4. Testing a microservice with legacy non-microservice internal dependencies.

Moderate impact.

Low impact.

+ Quick to start.

– Slows projects as complexity grows.

+ Low cost when complexity is low.

– Can get costly as complexity grows.

+ Reduces the chances of introducing issues in test doubles.

– Risk of not following the testing pyramid.

– Can change the state of production systems.

~ Hard to simulate hypothetical scenarios.

5. Testing a microservice with non-software (hardware) dependencies.

Moderate impact.

Low impact.

+ Quick to start.

– Slows projects as complexity grows.

~ Test-only hardware can be costly.

+ Fast feedback loop.

6. Mocks (in-process or over the wire/remote).

Moderate impact.

Moderate impact.

~ A moderate amount of time to start.

+ Reduces complexity.

~ Might need in-house development efforts.

+ Increases test coverage.

– Can become obsolete.

7. Stubs (in-process or over the wire/remote).

Moderate impact.

Moderate impact.

~ A moderate amount of time to start.

+ Reduces complexity.

~ In-house can be moderately costly.

+ Increases test coverage.

– Can become obsolete.

8. Simulators (in-process or over the wire/remote).

Moderate impact.

Low impact.

+ Quick to start with off-the-shelf simulations.

– In-house efforts can take a lot of time

+ Off-the-shelf simulations can be cost effective.

– In-house efforts can be costly.

+ Hypothetical scenarios can increase your test coverage.

– In-house efforts can introduce discrepancies.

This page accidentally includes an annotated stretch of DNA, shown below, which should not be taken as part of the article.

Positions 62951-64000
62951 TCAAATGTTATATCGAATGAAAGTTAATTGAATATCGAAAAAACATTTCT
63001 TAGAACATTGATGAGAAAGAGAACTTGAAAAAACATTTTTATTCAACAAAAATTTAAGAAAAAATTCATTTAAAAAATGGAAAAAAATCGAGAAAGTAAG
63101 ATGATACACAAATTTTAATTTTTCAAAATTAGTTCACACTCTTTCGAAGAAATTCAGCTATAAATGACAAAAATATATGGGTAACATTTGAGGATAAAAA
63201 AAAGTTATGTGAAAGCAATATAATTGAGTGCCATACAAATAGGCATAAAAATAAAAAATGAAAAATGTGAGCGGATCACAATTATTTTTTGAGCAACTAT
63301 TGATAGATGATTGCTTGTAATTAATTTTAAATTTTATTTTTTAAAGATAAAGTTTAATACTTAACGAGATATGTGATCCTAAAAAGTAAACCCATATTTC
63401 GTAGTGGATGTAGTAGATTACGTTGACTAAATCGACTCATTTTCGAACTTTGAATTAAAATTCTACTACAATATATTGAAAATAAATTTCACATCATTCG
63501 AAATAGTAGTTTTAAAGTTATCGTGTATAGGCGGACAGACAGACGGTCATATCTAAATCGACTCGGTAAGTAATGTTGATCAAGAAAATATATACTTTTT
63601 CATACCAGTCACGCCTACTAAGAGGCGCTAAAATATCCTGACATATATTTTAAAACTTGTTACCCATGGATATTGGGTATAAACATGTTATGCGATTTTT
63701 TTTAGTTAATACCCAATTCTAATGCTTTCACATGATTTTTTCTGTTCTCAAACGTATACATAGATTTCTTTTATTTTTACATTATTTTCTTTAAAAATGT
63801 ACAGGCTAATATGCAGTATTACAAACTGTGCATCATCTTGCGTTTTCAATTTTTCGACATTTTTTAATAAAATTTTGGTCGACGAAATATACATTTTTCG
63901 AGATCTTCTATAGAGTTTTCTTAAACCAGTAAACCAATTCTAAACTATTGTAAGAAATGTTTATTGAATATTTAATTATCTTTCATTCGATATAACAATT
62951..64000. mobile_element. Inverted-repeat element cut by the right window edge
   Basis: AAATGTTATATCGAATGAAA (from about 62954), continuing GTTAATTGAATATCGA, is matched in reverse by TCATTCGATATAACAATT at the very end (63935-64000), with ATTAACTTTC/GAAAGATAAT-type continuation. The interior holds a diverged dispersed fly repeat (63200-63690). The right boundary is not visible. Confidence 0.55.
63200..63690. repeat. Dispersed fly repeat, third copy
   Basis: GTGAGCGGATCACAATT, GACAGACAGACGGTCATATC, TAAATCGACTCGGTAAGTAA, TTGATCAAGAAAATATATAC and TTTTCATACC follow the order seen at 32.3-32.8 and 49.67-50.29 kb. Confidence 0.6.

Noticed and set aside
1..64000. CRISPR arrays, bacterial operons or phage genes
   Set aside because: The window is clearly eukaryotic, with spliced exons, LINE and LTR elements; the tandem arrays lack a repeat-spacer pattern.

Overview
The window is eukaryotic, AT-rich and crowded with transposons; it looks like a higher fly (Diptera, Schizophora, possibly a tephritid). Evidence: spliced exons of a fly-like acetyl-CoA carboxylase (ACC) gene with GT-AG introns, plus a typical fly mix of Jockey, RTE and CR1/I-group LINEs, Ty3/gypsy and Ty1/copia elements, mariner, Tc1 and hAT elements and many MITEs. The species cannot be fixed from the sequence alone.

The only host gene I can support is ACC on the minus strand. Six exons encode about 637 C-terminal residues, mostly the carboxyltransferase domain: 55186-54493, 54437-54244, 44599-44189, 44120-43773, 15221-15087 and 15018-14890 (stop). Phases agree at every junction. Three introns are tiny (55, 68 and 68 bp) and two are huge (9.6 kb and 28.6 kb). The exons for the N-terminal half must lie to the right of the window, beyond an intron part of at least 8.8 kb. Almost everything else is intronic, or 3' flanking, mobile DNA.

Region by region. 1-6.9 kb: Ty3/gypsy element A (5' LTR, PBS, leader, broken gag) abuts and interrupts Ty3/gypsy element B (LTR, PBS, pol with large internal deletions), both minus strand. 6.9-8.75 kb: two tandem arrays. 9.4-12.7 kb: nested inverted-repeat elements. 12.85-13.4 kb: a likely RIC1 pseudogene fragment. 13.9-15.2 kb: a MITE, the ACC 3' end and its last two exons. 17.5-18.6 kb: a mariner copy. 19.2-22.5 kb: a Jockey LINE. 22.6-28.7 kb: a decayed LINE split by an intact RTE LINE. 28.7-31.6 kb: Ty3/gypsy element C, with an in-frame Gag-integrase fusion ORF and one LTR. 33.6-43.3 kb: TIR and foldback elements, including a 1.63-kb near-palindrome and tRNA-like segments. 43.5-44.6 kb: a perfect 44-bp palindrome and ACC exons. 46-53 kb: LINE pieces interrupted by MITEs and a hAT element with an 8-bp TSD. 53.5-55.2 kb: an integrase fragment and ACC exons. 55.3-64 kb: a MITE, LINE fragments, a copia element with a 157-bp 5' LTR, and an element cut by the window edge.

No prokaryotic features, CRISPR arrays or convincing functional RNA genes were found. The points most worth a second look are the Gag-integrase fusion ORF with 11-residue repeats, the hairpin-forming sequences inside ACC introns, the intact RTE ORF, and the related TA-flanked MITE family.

9. Service virtualization (over the wire/remote), also called API simulation or API mocks.

Moderate impact.

Low impact.

+ Off-the-shelf products help you get to market faster.

+ Off-the-shelf products can be cost effective.

~ Commercial off-the-shelf products can get expensive.

+ Reduces the risk of making common mistakes.

+ Allows simulation of network issues.

~ Open-source products come without a support contract.

~ Virtual services can become obsolete.

10. In-memory database

Moderate impact.

Low impact.

+ Reduces time to market where provisioning new databases is problematic

+ Reduces the cost of licensing commercial databases.

~ In-memory databases can behave differently than the real ones.

11. Test container.

Moderate impact.

Low impact.

+ Allows teams to move at their own pace.

+ Reduces time to market where provisioning new environments is problematic.

+ Can reduce licensing costs.

+ Can reduce infrastructure costs.

~ Can have licensing-cost implications.

~ Test containers can have a different configuration than the real production dependency.

12. Legacy in a box

Moderate to high impact.

Low impact.

+ Quick to start.

– Slows projects as complexity grows.

+ Provisioning containers is an order of magnitude faster than provisioning hardware environments.

~ Time spent up front to configure containers.

– Potential time for refactoring.

+ Quick to start.

– Slows projects as complexity grows.

+ Provisioning containers is an order of magnitude faster than provisioning hardware environments.

~ Up-front cost to configure containers.

– Potential time for refactoring.